“Please stop saying I was lying.”
That’s the message of former British prime minister Tony Blair, following the release of a long-awaited inquiry report that strongly criticized his government for joining the US-led invasion of Iraq in 2003.
The report by an independent probe panel led by retired government official John Chilcot found that Blair relied on flawed intelligence and that the way the war was legally authorized was unsatisfactory.
It also revealed he had pledged to support the United States “whatever”, eight months before the invasion.
But Blair said the report vindicated his “hardest, most momentous and agonizing decision”, Reuters reports.
The former British leader’s legacy as a three-times election winner for the center-left Labour Party has been overshadowed by years of accusations that he had lied to exaggerate the intelligence case for war.
On Wednesday Blair faced hostile questioning from national and international media, who said his assurances to former US president George Bush had amounted to a “blank cheque for war” and that he had abandoned diplomatic channels too easily.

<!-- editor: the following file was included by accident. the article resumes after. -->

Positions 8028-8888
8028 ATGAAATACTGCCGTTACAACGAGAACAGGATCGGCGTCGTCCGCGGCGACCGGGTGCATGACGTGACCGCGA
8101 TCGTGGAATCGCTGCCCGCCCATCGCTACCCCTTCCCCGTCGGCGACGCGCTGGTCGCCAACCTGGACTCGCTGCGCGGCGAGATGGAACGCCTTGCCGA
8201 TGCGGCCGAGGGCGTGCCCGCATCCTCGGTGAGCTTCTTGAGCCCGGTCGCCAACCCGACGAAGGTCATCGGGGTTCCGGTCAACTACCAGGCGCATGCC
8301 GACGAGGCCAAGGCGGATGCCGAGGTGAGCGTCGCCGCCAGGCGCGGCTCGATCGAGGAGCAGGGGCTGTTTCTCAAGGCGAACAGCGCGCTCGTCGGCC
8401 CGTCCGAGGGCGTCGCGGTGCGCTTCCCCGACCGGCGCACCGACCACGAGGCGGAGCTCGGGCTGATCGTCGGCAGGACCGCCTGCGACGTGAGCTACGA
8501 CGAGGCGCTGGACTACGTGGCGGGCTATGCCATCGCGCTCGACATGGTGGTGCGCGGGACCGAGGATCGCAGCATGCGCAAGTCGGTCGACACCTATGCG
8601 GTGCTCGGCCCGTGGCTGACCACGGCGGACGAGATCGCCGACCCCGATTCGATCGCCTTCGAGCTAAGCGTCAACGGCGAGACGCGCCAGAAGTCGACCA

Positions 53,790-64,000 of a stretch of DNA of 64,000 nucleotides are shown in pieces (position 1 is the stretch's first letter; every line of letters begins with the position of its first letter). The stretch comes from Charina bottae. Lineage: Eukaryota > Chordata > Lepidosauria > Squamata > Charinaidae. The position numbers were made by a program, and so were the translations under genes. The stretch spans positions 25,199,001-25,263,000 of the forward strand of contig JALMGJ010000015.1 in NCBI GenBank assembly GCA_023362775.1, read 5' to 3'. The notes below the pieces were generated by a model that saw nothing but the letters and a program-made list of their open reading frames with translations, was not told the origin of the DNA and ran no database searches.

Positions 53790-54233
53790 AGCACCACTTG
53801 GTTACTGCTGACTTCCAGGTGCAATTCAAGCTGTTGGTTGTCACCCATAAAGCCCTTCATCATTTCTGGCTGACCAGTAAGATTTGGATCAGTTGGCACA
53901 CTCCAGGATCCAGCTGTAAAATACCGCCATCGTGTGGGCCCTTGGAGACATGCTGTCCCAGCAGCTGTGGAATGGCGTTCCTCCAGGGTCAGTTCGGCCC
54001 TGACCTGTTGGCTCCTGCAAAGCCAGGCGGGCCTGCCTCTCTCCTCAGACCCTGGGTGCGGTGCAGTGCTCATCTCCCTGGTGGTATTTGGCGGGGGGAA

In response, during a 109-minute news conference, Blair was at times contrite and emotional, and at others clearly angry at the way his actions had been portrayed.
“If you disagree with me fine, but please stop saying I was lying or I had some sort of dishonest or underhand motive,” he told reporters, hours after the release of the scathing report.
“‘You lied about the intelligence’ – that’s what people say the whole time,” Blair said.
“Actually if people are being fair and read the whole report, that allegation should be put to rest, because it’s not true and it never was true.”
In a statement which was twice as long as that delivered by Chilcot, Blair sought to address the full spectrum of criticism leveled at him, saying he accepted total responsibility “without exception or excuse”.
According to BBC News, Blair accepted intelligence had been wrong and post-war planning had been poor.
But he insisted that he did what he thought was the “right thing” at the time and he still believed Iraq was “better off” without Saddam Hussein, the British broadcaster said.
He apologized to the families of those killed in the war, and said he believed they will never “forget or forgive” him.
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